- Groundwater Levels
- Seawater Intrusion
- Land Subsidence, related to groundwater pumping
Sustainable Management Criteria: Degradation of Water Quality (in development)
Sustainable Management Criteria: Depletion of Groundwater Storage (in development)
Sustainable Management Criteria: Depletion of Interconnected Surface Water (in development)
Description of Section 4 Process
The GSA will spend 2020 developing draft SMCs. In general, the process for development of SMCs consists of the following steps:
• Development of the technical methodology used to evaluate the SMCs. The methodology describes the procedures, methods and data to be used for the evaluation of Minimum Thresholds (MT) and Measurable Objectives (MO)
• Determination of MTs and MOs for each SMC.
• Description of significant and unreasonable conditions.
• Definition of undesirable results: The initial step for developing the technical methodology involves staff working closely with the Advisory Committee and ultimately vetting the recommended approach with the Board and the public.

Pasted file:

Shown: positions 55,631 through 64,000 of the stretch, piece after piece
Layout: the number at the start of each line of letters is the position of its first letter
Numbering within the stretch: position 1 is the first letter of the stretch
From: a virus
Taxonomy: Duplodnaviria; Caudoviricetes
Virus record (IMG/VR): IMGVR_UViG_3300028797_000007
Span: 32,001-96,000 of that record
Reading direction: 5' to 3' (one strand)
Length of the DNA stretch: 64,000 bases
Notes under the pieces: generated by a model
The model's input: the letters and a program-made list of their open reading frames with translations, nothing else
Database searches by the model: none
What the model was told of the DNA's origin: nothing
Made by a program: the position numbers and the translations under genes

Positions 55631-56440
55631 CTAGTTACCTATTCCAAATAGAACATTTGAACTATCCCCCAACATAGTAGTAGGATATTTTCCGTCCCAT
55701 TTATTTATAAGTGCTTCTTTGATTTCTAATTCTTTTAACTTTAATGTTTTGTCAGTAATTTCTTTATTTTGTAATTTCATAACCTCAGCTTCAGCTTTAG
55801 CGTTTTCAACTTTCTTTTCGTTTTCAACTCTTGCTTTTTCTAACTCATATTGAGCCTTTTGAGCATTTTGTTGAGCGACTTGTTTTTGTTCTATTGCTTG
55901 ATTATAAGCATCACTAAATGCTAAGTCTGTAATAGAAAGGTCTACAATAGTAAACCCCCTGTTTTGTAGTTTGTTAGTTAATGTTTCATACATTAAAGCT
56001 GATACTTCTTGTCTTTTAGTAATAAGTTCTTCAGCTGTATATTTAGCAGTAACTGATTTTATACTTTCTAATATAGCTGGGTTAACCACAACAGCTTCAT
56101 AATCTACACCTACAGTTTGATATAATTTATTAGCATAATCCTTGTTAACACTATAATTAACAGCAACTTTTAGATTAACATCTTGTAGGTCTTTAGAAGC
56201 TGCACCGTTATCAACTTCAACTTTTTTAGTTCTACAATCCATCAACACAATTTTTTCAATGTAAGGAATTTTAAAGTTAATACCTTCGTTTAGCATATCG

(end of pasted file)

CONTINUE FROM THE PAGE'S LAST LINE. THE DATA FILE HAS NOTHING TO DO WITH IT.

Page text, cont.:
Developing SMCs is an iterative process, and will be revisited when all draft SMCs are developed and after an assessment of what projects or management actions are needed to meet the draft SMC requirements.
Much of this assessment will rely on using the groundwater model to simulate future conditions relative to the requirements of the draft SMCs. If based on this analysis and public feedback, the Board determines that the draft SMC(s) would require projects or management actions that are not feasible (e.g., technical, economic), the SMCs will be revised to ensure that their implementation is feasible.
Share Your Thoughts and Concerns about the GSP